From the client’s perspective, a web client that accesses the Internet through a corporate proxy server can benefit from the web objects already in cache that other clients have previously requested. This will result in fast object delivery to the client (i.e. higher navigation speed), less traffic from the Internet towards the corporate network (i.e. less consumed bandwidth, higher bandwidth available to other clients/applications) and lower web server load (as less objects are to be served to clients).

This already existing proxy-based web architecture pleases everybody: from the corporate user to the corporate staff and web servers’ maintainers. However, there are certain situations, very often encountered, when the proxy server will retrieve from the Internet an already in cache object. This is caused by the fact that an object is identified by its URL (Uniform Resource Locator) rather than by its content. We will reveal later in this paper such a situation encountered in our experience of operating the Campus Intranet.

This paper advocates and urges the introduction of a new web-based mechanism for serving and indexing web objects by their content, instead of the current URL location based method. This new serving mechanism must be implemented in both servers implied in the web delivery process: the web server and the proxy server. This mechanism is transparent to the end-user – the only client side aspect of the proposed mechanism is a faster delivery of certain web objects. There are no modifications or additions necessary on the client side, a fact that might ensure an easier and faster deployment process of the presented mechanism.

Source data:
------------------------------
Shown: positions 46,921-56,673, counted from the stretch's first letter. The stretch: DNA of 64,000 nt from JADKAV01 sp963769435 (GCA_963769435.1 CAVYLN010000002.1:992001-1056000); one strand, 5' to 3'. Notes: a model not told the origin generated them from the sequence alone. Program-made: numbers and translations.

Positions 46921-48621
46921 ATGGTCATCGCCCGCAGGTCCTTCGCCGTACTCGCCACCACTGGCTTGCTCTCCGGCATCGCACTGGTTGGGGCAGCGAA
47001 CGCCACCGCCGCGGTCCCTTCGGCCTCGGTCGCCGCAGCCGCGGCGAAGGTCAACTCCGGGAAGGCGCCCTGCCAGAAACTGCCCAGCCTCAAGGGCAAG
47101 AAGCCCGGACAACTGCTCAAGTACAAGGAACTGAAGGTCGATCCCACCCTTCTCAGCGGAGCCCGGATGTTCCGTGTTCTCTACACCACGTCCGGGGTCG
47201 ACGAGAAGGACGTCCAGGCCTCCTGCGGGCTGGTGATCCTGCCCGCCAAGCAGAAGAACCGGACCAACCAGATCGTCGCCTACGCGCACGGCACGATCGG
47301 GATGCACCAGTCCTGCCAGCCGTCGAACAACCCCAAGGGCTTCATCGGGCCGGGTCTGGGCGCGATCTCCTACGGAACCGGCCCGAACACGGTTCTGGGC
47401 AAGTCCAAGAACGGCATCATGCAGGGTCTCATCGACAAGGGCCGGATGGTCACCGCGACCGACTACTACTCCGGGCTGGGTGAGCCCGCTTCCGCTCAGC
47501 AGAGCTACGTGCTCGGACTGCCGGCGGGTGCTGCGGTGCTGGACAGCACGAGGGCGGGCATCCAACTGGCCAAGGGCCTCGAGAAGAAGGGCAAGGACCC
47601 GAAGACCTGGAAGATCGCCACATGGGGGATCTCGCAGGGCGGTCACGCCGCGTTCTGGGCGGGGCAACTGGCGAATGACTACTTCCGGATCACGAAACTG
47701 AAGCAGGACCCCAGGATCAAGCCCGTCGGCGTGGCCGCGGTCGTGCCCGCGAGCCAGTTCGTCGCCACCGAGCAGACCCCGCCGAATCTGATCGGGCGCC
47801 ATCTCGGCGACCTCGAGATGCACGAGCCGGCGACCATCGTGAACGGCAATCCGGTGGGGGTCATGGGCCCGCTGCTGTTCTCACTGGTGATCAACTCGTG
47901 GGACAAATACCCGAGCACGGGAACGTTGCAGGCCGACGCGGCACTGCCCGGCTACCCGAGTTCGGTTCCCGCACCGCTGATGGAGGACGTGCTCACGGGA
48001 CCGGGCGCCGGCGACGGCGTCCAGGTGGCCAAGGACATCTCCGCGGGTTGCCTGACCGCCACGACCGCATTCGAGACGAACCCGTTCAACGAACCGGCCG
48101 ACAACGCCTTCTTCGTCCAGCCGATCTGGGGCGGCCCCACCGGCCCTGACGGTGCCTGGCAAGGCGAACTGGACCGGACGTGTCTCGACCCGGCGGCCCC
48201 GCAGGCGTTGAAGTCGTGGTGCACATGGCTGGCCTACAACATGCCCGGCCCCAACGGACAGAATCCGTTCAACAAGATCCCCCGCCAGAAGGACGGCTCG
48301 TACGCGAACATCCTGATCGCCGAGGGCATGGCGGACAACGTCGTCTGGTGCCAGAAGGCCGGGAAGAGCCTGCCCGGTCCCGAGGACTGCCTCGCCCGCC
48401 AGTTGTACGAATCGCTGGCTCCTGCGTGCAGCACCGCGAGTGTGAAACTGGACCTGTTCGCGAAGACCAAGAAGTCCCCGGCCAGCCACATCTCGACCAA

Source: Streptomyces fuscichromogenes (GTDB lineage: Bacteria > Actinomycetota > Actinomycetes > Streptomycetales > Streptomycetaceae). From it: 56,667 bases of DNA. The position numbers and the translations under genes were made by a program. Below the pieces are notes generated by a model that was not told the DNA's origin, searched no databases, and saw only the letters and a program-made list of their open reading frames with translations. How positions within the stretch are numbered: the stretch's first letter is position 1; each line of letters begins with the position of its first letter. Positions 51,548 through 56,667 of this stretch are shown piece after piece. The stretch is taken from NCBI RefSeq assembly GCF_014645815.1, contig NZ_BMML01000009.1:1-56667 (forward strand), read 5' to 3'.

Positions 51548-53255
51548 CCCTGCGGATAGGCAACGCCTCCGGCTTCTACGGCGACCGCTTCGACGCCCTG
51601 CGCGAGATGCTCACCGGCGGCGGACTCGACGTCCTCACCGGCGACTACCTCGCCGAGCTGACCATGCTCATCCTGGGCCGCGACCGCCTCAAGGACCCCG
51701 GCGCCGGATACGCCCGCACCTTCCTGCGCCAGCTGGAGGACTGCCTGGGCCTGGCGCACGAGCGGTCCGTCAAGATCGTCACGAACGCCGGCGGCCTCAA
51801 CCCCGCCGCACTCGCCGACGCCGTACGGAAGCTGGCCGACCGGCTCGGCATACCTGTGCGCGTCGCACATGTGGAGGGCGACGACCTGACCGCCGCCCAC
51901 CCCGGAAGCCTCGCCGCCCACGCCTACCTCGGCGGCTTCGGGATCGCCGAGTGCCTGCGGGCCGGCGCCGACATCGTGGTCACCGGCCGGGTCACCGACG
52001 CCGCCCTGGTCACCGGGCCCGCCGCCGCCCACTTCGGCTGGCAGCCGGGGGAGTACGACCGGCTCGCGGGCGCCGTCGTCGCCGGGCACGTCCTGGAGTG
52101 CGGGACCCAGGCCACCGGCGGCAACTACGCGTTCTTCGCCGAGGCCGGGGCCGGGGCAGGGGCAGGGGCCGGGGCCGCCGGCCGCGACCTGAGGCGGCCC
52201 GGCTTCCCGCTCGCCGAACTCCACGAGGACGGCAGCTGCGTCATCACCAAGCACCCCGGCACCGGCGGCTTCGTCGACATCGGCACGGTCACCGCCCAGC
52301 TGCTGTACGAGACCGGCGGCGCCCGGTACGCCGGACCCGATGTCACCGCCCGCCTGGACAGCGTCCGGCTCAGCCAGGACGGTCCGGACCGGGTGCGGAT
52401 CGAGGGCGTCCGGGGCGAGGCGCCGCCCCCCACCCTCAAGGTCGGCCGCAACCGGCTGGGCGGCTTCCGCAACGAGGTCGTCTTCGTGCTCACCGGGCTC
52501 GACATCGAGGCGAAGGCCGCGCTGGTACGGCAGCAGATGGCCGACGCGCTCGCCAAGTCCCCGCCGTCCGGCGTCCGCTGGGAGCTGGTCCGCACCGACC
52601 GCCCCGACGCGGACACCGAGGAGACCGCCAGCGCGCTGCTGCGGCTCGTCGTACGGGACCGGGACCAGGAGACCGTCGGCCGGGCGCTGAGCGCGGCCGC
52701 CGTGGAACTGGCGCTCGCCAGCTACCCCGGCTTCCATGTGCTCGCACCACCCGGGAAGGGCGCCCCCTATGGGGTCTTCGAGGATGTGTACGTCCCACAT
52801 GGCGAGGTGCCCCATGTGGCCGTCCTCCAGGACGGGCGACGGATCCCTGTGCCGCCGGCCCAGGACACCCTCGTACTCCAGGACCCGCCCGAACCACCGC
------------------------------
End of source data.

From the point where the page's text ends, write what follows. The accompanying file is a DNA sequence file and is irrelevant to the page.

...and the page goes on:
This paper is structured as follows. First, we will present the Duplicate Transfer Problem as part of a working scenario often encountered in today’s enterprise networks. The disadvantages of the current state of facts in the browser – proxy server – web server architecture will be also discussed, revealing the urgent need to adapt this architecture to a new model where objects are indexed by their content. Proposed mechanisms for achieving this model will be described in the next section of the paper. We will continue by presenting a statistical analysis in order to demonstrate the impact and benefits of the new model. The paper ends with conclusions and future work.

2. Duplicate Transfer Problem

Let C = {C1, C2, … , Cn } be a set of web clients located in the same LAN or in the same enterprise Intranet. These clients access web resources located in the Internet through a corporate HTTP proxy server. We will denote this proxy server by S. An object O located at URLO requested by a client Ci, object that has not been previously requested by another client, will be stored after retrieval in the web proxy’s cache. Because in the proxy’s cache the objects are indexed and identified by their URL rather than by their content, when a second client Cj will request a content identical object P (O = P) located at a different URL, URLP (URLO ≠ URLP), the object P will also be retrieved from the Internet, even if an object with a similar content already exists in the proxy’s cache. This second retrieval process is a waste from the client Cj‘s spent time point of view or from the consumed bandwidth point of view.